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The White House has also made the case that the operation is covered by the 2002 AUMF that authorized the original invasion of Iraq. One might have assumed that the scope of that authorization ended when U.S. troops pulled out of the country in 2011, and that it did not amount to permanent permission to bomb Iraq whenever and however the president wanted. Despite its claim that the 2002 AUMF should cover the fight against ISIS, the administration told the Times that “our position on the 2002 AUMF hasn’t changed and we’d like to see it repealed.” In the case of both AUMFs, then, the White House wants to have it both ways: The administration thinks they’re no longer valid, but so long as they’re still on the books, it’s perfectly willing to continue using them.

It’s looking likely that Congress will adjourn this week without issuing a new authorization for the fight against ISIS. Senate Minority Leader Mitch McConnell said that the issue should be tabled until the newly elected, Republican-controlled Senate is in place. But this week, Democrats on the Senate Foreign Relations Committee, led by outgoing Chairman Robert Menendez, are making a final effort to craft an authorization. Previous authorizations, authored by Sens. Tim Kaine of Virginia and Rand Paul of Kentucky and Rep. Adam Schiff of California, have failed. (Paul’s bill would have taken the now-unheard-of step of formally declaring war against ISIS, a throwback to the days of World War II.)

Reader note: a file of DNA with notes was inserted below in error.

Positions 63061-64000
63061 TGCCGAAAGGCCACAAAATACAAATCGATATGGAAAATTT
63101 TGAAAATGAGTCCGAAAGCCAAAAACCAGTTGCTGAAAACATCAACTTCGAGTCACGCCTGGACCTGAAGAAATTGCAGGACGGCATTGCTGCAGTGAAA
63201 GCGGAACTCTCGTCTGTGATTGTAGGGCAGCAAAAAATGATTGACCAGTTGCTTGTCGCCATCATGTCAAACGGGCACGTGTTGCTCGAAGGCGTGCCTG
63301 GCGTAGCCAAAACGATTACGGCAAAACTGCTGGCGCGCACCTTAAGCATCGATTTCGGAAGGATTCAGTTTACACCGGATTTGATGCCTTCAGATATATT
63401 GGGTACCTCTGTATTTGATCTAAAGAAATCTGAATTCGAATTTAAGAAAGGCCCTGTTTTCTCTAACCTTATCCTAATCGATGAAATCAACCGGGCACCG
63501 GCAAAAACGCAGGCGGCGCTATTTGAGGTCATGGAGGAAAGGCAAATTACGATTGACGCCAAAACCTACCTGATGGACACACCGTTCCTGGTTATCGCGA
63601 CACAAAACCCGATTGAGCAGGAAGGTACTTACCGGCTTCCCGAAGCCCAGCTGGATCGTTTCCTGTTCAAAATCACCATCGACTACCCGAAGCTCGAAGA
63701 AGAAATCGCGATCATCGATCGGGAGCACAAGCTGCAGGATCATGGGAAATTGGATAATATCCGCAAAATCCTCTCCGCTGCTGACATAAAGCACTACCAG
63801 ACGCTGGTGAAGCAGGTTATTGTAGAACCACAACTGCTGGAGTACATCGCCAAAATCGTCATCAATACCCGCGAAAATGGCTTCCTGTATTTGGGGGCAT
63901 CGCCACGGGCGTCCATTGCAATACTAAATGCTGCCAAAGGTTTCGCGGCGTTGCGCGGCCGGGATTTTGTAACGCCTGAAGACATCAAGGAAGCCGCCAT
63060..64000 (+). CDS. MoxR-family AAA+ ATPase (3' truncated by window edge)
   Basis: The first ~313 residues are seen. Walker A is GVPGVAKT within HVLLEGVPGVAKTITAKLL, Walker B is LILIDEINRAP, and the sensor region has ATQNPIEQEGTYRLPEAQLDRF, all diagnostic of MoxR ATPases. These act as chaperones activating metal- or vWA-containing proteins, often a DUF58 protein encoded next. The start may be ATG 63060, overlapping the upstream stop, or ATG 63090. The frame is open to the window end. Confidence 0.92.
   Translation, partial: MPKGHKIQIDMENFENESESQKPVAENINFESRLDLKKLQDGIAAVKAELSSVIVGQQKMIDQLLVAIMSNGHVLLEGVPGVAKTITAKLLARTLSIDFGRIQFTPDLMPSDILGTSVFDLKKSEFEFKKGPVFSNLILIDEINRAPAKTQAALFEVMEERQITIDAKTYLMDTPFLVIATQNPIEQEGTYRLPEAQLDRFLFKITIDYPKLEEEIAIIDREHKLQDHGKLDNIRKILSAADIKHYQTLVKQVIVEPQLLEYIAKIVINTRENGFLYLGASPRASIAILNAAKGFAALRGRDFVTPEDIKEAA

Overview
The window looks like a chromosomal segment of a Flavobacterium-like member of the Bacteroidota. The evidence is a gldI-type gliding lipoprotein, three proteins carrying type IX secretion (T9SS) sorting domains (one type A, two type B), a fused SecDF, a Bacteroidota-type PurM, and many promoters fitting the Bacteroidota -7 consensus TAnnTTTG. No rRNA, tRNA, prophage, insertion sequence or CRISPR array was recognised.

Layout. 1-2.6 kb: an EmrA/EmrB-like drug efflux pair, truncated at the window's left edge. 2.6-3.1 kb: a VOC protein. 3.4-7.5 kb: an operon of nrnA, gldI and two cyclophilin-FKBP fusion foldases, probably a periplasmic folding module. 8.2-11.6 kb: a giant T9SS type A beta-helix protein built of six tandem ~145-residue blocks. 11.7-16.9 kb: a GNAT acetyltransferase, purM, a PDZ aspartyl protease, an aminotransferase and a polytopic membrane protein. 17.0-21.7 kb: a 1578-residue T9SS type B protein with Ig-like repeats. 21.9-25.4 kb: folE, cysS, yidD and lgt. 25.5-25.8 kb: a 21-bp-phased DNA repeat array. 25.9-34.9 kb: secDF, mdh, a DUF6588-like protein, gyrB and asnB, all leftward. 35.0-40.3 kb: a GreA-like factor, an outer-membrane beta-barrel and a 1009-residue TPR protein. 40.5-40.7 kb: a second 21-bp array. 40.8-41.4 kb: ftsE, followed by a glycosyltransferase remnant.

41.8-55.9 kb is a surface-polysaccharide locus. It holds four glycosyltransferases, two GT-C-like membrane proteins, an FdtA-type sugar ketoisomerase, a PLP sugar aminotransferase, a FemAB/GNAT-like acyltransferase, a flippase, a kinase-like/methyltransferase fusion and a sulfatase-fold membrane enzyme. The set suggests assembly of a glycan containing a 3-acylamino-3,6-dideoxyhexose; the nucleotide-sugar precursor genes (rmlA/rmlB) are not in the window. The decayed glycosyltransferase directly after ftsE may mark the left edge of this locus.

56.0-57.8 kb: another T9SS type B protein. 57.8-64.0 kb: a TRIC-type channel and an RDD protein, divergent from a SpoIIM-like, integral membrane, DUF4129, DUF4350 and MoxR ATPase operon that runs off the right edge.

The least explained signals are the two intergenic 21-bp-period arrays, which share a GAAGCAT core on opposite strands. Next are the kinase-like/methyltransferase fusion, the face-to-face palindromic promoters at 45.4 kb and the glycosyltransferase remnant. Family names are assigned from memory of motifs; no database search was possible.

Menendez’s proposal would put the ISIS “war” on firmer legal footing, limit the engagement to three years, repeal the 2002 Iraq AUMF, and—much to the consternation of Republicans on the committee—place constraints on the use of ground troops. It would also leave the 2001 authorization in place. Even if the measure passes through committee, full congressional approval seems almost impossible this week.

Schiff, a Democrat representing part of Los Angeles, tells Slate that such a measure is better than nothing. But so long as the 2001 AUMF persists, he says, the forever war will just keep going. “It’s highly problematic just to focus on ISIS,” Schiff says. “As long as the other authorizations persist, then even when the new authorization expires, this administration or a subsequent one can fall back on the argument that White House uses now, which is that the previous authorization covers everything they want to do.”